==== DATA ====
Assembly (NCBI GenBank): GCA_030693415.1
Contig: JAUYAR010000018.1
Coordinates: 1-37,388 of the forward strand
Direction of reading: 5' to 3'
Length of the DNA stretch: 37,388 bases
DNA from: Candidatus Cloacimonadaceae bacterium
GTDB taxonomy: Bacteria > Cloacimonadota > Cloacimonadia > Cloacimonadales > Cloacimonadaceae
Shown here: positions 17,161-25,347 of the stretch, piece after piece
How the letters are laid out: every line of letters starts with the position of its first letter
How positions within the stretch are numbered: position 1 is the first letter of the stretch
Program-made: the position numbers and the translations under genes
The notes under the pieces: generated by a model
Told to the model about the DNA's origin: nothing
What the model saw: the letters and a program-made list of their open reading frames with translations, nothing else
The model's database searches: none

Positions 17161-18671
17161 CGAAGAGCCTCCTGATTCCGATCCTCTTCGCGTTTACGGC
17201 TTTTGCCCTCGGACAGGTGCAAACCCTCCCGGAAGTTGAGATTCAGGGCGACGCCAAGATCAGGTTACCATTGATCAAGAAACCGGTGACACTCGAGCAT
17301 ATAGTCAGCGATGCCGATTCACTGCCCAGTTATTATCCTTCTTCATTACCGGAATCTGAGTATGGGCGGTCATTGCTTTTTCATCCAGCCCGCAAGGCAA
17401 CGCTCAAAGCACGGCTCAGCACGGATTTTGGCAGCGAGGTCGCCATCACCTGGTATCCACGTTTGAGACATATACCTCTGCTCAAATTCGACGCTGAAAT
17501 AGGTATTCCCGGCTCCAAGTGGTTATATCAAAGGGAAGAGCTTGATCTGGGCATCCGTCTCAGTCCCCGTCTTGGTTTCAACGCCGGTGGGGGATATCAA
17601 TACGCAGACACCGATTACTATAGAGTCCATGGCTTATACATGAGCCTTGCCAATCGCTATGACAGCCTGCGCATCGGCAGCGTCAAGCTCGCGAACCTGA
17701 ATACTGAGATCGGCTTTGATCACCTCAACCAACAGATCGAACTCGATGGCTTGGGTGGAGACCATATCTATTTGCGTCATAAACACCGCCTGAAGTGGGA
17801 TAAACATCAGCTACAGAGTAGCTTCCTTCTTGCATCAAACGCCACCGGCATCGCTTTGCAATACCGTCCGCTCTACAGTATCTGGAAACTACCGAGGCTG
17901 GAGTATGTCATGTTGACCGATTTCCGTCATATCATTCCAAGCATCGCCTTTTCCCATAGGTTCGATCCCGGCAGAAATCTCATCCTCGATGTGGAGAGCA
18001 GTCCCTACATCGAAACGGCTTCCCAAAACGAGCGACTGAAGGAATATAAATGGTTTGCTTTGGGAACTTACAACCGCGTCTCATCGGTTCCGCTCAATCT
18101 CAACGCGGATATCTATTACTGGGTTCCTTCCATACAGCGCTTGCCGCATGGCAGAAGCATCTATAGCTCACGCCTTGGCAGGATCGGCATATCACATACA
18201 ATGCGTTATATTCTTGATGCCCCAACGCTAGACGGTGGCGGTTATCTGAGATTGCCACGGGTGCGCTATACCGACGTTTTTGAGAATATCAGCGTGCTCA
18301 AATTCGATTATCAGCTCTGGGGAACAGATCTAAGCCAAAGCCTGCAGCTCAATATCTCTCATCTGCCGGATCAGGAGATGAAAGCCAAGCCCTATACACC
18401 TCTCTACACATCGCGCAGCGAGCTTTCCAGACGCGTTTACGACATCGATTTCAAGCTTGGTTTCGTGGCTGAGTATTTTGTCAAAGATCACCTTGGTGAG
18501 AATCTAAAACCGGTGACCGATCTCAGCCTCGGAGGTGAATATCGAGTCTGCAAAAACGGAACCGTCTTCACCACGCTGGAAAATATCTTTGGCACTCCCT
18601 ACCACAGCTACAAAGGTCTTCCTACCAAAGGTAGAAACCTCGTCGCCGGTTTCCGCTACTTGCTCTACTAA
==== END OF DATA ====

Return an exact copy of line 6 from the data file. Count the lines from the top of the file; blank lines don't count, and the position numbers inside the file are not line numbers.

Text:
DNA from: Candidatus Cloacimonadaceae bacterium